During our visit to Fort Collins, Colorado,  Chuck and I made it a priority to travel up into the mountains to once again see the rural school where I taught until I retired twelve years ago.  At that time it served K=6th Grades.  It now serves Pre-school - 5th Grades.  It is over one hundred years old now, having been established in 1898 by farmers and ranchers as a one-room school.   It is tucked away in a high, secluded valley (about 7,000 ft. elevation) northwest of town about twenty-one miles.  I used to teach combined grades Kindergarten, First, and Second for several years before I was forced to retire after a bout with cancer back in 1998.  I loved teaching there, especially the cooperative, helpful parents who often helped me out in the classroom.  Before I was assigned to a regular education classroom, I taught in this and other mountain schools as an itinerant special education teacher.  I traveled all over the mountains to provide educational services for special needs children in the elementary grades.  But my favorite assignment was this school--Stove Prairie Elementary.  Not only was it very scenic, but the children were mostly eager to learn, and were a lot of fun to teach.  During the winter when it snowed, sledding down the hill out back was great fun.  We also enjoyed seeing the elk in the fields next to the school when they came down from the high country during the fall and winter.  I enjoyed the scenic, forty-five minute drive up the winding canyon road, especially in the fall when the aspen were so colorful.  I even managed to maneuver my little front-wheel drive Diahatsu two-door car in deep snow with snow chains which I installed myself whenever needed.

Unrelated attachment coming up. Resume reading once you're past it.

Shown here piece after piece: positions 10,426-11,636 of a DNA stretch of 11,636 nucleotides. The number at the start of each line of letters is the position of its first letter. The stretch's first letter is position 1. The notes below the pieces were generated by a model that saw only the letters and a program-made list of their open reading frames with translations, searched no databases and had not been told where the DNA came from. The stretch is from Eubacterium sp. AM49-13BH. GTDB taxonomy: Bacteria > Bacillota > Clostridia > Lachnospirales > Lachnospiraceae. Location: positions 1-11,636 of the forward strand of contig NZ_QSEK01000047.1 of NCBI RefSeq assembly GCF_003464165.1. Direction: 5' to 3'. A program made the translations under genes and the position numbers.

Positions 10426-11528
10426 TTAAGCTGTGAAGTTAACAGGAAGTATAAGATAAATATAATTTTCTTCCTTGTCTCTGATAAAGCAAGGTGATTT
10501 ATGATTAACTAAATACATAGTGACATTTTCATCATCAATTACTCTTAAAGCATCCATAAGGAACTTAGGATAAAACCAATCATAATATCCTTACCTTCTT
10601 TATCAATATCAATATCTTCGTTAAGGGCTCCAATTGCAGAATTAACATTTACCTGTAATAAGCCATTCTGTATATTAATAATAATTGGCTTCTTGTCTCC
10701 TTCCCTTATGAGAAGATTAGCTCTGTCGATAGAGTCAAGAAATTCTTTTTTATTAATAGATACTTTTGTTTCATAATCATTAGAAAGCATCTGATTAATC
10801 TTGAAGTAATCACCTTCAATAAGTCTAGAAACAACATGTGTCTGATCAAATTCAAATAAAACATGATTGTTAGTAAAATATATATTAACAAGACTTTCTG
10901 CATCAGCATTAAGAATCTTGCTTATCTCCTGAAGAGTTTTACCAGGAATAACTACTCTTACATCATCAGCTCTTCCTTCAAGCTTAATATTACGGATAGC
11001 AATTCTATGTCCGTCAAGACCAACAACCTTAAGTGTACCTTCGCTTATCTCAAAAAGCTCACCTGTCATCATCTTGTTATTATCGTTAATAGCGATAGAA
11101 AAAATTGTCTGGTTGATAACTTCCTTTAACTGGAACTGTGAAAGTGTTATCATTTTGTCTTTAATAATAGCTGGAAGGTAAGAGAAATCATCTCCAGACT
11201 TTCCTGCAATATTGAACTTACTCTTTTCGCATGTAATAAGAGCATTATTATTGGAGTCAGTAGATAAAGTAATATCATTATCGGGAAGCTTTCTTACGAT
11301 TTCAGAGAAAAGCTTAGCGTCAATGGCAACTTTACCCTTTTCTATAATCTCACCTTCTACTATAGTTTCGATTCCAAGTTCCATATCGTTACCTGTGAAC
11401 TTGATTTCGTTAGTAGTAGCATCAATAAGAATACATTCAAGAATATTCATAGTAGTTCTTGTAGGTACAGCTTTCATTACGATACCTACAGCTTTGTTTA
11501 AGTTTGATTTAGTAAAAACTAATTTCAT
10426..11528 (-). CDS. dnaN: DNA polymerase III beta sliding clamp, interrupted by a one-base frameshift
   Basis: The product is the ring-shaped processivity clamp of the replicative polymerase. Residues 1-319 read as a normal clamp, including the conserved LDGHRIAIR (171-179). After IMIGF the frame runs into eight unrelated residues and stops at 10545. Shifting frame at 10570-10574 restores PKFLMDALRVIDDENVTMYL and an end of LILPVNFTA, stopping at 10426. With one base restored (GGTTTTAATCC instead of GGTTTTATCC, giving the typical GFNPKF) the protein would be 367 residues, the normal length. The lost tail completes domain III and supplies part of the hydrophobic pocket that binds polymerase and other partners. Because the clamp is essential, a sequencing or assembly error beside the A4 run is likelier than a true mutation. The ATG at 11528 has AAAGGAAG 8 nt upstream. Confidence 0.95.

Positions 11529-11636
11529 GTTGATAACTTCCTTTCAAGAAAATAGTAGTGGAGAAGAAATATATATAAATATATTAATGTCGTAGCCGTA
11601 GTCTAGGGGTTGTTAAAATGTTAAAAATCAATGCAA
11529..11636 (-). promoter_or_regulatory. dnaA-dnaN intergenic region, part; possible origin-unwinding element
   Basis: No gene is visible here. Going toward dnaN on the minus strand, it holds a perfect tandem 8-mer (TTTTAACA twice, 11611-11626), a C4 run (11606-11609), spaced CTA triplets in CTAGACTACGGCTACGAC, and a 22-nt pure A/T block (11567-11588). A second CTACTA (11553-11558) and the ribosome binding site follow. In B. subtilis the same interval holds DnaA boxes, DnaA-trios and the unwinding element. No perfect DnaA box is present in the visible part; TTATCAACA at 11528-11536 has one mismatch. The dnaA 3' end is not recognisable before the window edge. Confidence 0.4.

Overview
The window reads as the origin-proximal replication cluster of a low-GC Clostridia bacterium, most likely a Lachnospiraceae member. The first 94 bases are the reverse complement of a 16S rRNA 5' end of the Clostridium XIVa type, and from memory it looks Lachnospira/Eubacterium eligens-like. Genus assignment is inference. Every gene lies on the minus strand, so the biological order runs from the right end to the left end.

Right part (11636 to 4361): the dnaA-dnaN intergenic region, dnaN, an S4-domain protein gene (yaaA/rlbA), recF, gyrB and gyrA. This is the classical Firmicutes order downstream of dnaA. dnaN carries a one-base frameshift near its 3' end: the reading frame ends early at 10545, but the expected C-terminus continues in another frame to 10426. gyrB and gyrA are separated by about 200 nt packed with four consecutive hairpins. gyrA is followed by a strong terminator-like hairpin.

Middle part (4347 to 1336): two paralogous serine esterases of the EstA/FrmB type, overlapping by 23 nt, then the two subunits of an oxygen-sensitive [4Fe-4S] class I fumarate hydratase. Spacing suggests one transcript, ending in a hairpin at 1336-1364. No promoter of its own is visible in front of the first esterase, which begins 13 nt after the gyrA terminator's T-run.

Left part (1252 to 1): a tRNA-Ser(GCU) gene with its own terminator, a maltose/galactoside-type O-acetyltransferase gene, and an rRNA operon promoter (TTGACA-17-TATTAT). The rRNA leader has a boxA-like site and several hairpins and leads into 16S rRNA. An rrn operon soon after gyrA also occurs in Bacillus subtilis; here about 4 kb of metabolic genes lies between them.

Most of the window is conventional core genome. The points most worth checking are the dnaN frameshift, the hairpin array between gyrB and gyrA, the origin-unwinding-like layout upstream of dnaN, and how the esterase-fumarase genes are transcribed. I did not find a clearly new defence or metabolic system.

During our visit, I was able to meet the new teachers and principal and see one teacher, Kathleen Edmiston, and the school secretary, Karen England, who remained from my time there.  They were happy to see me and renew acquaintances.  I have been corresponding each Christmas with Karen England in the intervening years; so it really didn't feel that twelve years had passed.  I was pleasantly surprised to find that the whole school has been recently remodeled and improved.  It now has five classrooms and a new media center/library with separate rooms for special education tutoring and "special" instruction; i.e. math, music, art, p.e.  The playground has also been improved and is really nice for the children now.    I'm so glad we took the time to come here to visit and enjoy the pleasant memories of years gone by.

Sunday, September 19, 2010

Colorado Old Home Weekend